Healthier young athletes: Vitamin D 'plays a huge role'
Alexa Shorts couldn't tolerate the pain anymore.
It started as a sharp, stabbing pain in her shins.
It didn't raise major concerns at first. Shin splints, doctors said.
But when the pain persisted during even mundane activities like walking between classes at Central York High School, Shorts returned to doctors looking for answers.
"I couldn't do anything ... it was unbearable," Shorts said.
Diagnosed with a stress fracture, she took three months off volleyball. She returned to her sport only to experience the same type of pain again weeks later.
She had indeed suffered a stress fracture, but the real culprit was her vitamin D level.
"It's something I've heard about, but I never paid any attention to it," Shorts said. "But obviously it's a big deal."
Vitamin D is needed to absorb calcium and promote bone growth. Deficient vitamin D levels can be revealed with a blood test, and corrected with an inexpensive vitamin D supplement.
Once a stress fracture is sustained, however, the healing process takes months. It took months for Shorts to overcome her stress fracture, a season lost.
"We have proof that people that have stress fractures they also frequently have vitamin D deficiency," OSS Health orthopedic surgeon Dr. Brian Bixler said.
"All these kids training, which they should do, and taking creatine and doing all these other things, if you have low vitamin D levels, you are not explosive," Bixler said, "and you are not going to optimize your well-being."
• • •
The last 10 children Dr. Bixler has treated with stress fractures all suffered from insufficient vitamin D levels.
And in many cases, it's the type of injury that could have been prevented.
Bixler recently asked a room filled with adults, many of whom spent their lives in and around athletics, if they knew their vitamin D level.
No one raised their hand.
Bixler then laid out a reason why a simple blood test to determine vitamin D levels could be beneficial.
"Vitamin D plays a huge role in muscle contraction, nerve stimulation," Bixler said. "So it's hugely vital to explosive sports."
Greg Wells, an assistant professor of kinesiology at the University of Toronto where he studies elite sport performance, noted vitamin D aids the body in recovery, regeneration and overall health. All three have become paramount in sports science and training as athletes look to improve their production.
"There's been a shift in high-performance volume training," said Wells, a scientist, coach and author. A priority has been placed on recovery, where it's no longer odd to hear about the extra steps an athlete like LeBron James goes through to aid his body in recovery during a grueling season.
Vitamin D can be found in select foods, including fatty fish and fortified milk, but not everyone eats the type of foods (including organ meat and bone marrow) needed to sustain sufficient levels, Bixler said. People can still produce vitamin D through exposure to sunlight, but as Bixler pointed out, that becomes an issue for athletes living in the north — especially during winter months in regions like central Pennsylvania.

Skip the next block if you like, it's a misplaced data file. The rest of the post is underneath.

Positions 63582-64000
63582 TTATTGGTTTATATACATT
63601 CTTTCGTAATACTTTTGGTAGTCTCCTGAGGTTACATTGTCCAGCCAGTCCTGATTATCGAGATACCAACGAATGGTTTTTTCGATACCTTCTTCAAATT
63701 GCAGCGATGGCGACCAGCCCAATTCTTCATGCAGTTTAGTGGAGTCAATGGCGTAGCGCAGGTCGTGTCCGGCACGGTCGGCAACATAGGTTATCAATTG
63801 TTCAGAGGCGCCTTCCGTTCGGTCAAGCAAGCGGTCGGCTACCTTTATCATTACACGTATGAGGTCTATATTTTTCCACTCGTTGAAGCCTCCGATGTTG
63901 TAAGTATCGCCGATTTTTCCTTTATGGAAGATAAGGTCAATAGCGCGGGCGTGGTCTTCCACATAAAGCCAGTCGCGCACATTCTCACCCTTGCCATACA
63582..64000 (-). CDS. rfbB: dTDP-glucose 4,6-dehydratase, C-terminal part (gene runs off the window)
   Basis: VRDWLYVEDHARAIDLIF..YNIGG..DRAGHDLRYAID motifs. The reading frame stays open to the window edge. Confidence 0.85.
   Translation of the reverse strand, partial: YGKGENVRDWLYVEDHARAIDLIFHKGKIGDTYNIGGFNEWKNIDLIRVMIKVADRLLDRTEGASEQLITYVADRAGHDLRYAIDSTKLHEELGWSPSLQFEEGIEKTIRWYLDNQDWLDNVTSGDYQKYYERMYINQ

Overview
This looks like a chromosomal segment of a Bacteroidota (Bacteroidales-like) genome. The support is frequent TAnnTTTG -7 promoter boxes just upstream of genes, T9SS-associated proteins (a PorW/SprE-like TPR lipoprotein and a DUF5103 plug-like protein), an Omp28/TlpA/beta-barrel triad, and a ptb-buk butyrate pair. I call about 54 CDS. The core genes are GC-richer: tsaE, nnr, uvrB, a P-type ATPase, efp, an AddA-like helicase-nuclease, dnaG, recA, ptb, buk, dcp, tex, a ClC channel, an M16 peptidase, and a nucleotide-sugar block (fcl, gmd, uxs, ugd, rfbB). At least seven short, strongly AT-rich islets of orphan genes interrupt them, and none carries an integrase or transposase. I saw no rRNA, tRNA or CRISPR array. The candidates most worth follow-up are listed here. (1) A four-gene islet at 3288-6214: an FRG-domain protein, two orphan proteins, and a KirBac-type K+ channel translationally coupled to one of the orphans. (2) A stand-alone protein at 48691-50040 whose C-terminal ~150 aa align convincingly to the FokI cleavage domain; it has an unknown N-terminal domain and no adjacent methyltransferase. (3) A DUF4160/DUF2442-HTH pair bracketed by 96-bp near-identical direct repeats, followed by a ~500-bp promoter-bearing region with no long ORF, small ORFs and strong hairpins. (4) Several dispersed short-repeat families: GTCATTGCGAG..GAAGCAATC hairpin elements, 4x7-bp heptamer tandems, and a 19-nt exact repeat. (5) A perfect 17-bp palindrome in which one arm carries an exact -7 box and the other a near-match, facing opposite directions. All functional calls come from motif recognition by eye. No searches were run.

Covering skin in clothing, and even sunscreen, while beneficial in preventing sunburn and harmful exposure to the sun, blocks vitamin D production.
"When I have people that have sore backs or back pain that doesn't go away, we check for Lyme disease, but part of my workup now is checking for vitamin D deficiency," Wellspan Health's Dr. Mark Lavallee said.
• • •
High school track and cross country coaches work with athletes who suffer from shin splints or early-season pains often associated with improper training.
"We all think that, 'Oh, you weren't prepared or you don't want to run,'" Bixler said. "It's probably some of that."
There could also be another explanation for early-season pains: vitamin D deficiency.
Pennsylvania's distance from the equator, and the incline of the sun hitting the region in winter, makes it unlikely residents would be exposed to enough sunlight to allow their bodies to produce sufficient levels of vitamin D. Even residents running outside during winter months typically don't produce enough vitamin D, since gray, cloudy days or layers of clothes prevent exposure to the sun.
"Probably 95 percent of us are totally vitamin D deficient," Bixler said during a March presentation at Red Lion Area High School.
Experts, including Bixler, Lavallee and Wells, agree that athletes living in the north are more susceptible to vitamin D deficiency in the winter simply because of the lack of direct sunlight.
Still, Lavallee would not test every athlete that comes through his office for vitamin D deficiency. Instead, he'd opt to test vitamin D levels only for the athletes suffering from pain or maladies that might be linked to insufficient vitamin D levels.
Bixler would prefer athletes to be proactive, especially running athletes. He noted he can't fix a stress fracture with a simple vitamin D supplement. At that point, the damage has already been done.
In a perfect world, Bixler would have every athlete participating in a running sport know their vitamin D level and whether they are vitamin D deficient.
For Shorts, Bixler placed her on a vitamin D supplement and recommended a change in her diet: stop drinking soda. Studies have shown the phosophoric acid in cola can leech calcium. She started drinking more milk and orange juice, and she has returned to playing volleyball without incident.
"After I stopped drinking soda I started to feel a lot better," Shorts said. "I'd say I noticed the difference after about six weeks."
About the series
In a three-part series, the York Daily Record examines how youth athletes can improve their overall health. Find the stories at ydr.com/gametimepa
In Part 1, we examine nutrition. (Sunday)
In Part 2, we examine the importance of vitamin D.
In Part 3, we examine the importance of sleep. (Sports, Tuesday)